Self-Balancing Control Stations

The self-balancing M-A control station shown in Figure 34 has several controls and indicators that are basically the same as those shown on the M-A control station in Figure 32. However, there are some which differ. In addition, the controller does not require a balancing procedure prior to shifting from one mode (manual or automatic) to another.


Self-balancing describes a control station in which the non-operating mode output signal follows (tracks) the operating mode output signal. When the control station is in the automatic mode, the manual output signal will follow the automatic output signal. Once the controller is transferred to the manual mode, the output signal will remain at its previous value until one of the manual push buttons (discussed below) is depressed. Then, the output will vary. When the controller is in manual mode, the automatic output signal will track the manual output signal. Once the controller is transferred from the manual to automatic mode, the automatic output signal will initially remain at the manual mode value. If a deviation did exist in the manual mode, the automatic output signal would change slowly and return the controlled variable to setpoint. The deviation indicator, setpoint indicator, setpoint adjustment thumbwheel, and output meter of the controller in Figure 34 function essentially the same as those in Figure 32. The remaining controls and indicators are quite different. Therefore, each will be discussed.

Manual push buttons. These buttons are located below each end of the output meter and are used in the manual mode of operation. Buttons are labeled to indicate their effect on the final control element. The labels are “open-close” for valves and “slow-fast” for variable speed devices. The left push button decreases the output signal. The right push button increases the output signal. Either button can be depressed at two different positions, half-in and full-in. At the half-in position, the output signal changes slowly. At the full-in position, the output signal changes about ten times faster.

Mode indicating lights. Located directly below the manual push buttons, these lights indicate the operating mode of the controller. When in manual mode, the left light, labeled “M”, will be lit; when in the automatic mode, the right light, labeled “A”, will be lit.

Mode selection buttons. Located directly under each mode indicating light, each button will select its respective mode of control. If the button below the “M” mode light is depressed, the controller will be in the manual mode of operation; if the button below the “A” mode light is depressed, the controller will be in the automatic mode of operation.As previously discussed, a particular plant will probably have controllers different from the two described here. Although most information provided can be generally applied, it is extremely important that the operator know the specific plant’s controllers and their applications.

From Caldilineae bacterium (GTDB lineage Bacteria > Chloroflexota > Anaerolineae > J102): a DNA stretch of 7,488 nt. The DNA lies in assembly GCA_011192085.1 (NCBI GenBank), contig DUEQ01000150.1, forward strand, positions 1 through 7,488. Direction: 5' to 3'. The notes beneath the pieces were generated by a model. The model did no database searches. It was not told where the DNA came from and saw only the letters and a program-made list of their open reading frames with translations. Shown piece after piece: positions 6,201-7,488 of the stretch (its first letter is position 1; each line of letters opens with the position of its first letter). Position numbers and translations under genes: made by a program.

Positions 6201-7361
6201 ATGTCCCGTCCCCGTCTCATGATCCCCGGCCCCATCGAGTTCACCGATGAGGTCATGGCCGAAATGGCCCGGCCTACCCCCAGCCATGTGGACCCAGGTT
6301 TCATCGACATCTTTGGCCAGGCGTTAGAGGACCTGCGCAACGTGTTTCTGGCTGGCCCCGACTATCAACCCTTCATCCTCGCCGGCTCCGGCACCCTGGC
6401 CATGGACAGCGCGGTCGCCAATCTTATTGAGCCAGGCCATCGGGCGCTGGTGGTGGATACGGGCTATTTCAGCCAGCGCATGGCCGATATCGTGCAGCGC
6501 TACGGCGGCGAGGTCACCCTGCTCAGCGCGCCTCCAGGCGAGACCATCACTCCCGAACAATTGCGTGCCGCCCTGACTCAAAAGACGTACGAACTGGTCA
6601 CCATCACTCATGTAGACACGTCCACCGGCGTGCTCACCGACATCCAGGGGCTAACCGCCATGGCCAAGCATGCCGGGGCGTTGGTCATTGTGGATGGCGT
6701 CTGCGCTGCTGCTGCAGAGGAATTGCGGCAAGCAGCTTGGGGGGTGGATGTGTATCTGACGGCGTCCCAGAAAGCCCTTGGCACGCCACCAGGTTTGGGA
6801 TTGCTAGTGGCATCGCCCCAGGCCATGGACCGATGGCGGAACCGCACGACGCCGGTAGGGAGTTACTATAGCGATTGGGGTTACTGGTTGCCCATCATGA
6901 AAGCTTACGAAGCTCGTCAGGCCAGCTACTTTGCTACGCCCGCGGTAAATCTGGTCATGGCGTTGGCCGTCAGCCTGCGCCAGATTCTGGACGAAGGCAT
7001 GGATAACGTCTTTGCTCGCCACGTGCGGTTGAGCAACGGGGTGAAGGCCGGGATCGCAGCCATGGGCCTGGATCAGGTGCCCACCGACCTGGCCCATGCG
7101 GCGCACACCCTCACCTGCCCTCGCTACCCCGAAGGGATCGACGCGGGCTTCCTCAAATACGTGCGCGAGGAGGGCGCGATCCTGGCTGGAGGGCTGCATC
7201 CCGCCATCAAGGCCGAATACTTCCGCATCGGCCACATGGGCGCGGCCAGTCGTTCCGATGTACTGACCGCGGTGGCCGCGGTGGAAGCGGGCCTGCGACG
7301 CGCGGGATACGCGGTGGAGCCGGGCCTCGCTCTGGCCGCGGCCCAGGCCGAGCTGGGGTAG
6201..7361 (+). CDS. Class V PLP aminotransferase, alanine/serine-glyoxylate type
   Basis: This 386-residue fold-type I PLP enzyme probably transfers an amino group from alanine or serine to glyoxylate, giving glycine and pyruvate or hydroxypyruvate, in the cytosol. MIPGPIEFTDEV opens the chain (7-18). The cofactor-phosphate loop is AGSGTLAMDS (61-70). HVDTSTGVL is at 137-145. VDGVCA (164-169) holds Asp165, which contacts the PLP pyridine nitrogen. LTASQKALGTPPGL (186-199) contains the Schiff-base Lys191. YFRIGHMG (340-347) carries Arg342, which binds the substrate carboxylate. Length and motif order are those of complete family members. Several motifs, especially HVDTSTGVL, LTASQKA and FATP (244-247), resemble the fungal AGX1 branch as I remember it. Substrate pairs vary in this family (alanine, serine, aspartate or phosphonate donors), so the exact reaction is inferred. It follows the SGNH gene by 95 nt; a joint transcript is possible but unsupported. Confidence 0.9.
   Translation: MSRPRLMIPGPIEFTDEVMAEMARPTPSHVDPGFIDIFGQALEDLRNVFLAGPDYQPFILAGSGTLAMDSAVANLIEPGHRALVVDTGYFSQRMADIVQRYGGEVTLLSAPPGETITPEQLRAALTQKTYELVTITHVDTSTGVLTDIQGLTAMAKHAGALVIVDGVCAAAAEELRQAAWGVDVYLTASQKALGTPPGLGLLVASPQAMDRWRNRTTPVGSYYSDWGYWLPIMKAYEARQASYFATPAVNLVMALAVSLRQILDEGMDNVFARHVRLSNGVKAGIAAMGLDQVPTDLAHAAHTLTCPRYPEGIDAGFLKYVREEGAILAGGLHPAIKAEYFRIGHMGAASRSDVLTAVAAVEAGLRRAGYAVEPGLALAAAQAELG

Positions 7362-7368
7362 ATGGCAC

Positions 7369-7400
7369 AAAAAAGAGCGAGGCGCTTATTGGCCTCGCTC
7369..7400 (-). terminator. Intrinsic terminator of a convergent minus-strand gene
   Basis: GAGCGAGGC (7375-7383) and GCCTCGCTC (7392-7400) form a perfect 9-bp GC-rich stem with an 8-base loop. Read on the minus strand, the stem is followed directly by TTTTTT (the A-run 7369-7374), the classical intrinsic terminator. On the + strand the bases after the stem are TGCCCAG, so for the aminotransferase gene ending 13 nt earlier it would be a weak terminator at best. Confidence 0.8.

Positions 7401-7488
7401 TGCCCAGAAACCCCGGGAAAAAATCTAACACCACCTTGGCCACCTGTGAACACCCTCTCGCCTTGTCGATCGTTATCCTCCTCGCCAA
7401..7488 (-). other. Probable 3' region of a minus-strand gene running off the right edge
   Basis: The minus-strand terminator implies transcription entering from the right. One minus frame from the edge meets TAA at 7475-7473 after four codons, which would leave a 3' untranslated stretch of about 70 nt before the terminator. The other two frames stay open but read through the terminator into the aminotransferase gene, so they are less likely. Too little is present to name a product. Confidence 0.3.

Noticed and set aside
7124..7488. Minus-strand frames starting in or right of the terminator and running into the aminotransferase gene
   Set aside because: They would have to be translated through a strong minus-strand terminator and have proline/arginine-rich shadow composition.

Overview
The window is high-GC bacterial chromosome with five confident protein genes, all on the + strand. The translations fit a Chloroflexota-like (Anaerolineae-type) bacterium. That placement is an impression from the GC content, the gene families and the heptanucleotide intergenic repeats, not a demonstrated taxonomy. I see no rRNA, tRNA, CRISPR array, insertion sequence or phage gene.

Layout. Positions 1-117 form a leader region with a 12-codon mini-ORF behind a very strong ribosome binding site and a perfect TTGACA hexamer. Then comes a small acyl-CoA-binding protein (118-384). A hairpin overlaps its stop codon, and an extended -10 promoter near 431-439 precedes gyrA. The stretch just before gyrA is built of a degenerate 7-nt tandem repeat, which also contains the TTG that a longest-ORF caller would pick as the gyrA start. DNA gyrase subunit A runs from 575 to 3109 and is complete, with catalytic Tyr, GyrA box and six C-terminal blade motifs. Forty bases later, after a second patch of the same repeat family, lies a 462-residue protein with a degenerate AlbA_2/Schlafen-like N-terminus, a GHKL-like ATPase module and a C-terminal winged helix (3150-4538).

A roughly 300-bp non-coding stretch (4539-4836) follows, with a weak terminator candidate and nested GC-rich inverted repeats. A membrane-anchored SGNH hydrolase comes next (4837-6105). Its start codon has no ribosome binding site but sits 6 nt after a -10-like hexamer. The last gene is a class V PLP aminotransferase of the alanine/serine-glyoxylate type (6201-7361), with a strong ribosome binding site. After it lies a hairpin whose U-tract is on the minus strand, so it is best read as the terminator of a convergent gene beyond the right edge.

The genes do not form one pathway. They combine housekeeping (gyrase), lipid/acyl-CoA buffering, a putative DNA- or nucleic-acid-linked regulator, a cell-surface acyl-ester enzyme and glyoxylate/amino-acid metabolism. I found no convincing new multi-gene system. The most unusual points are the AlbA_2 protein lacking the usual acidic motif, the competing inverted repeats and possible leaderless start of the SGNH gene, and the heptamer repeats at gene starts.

Final control elements are devices that complete the control loop. They link the output of the controlling elements with their processes. Some final control elements are designed for specific applications. For example, neutron-absorbing control rods of a reactor are specifically designed to regulate neutron-power level. However, the majority of final control elements are general application devices such as valves, dampers, pumps, and electric heaters. Valves and dampers have similar functions. Valves regulate flow rate of a liquid while dampers regulate flow of air and gases. Pumps, like valves, can be used to control flow of a fluid. Heaters are used to control temperature.

These devices can be arranged to provide a type of “on-off” control to maintain a variable between maximum and minimum values. This is accomplished by opening and shutting valves or dampers or energizing and de-energizing pumps or heaters. On the other hand, these devices can be modulated over a given operating band to provide a proportional control. This is accomplished by positioning valves or dampers, varying the speed of a pump, or regulating the current through electric heater. There are many options to a process control. Of the final control elements discussed, the most widely used in power plants are valves. Valves can be easily adapted to control liquid level in a tank, temperature of a heat exchanger, or flow rate.


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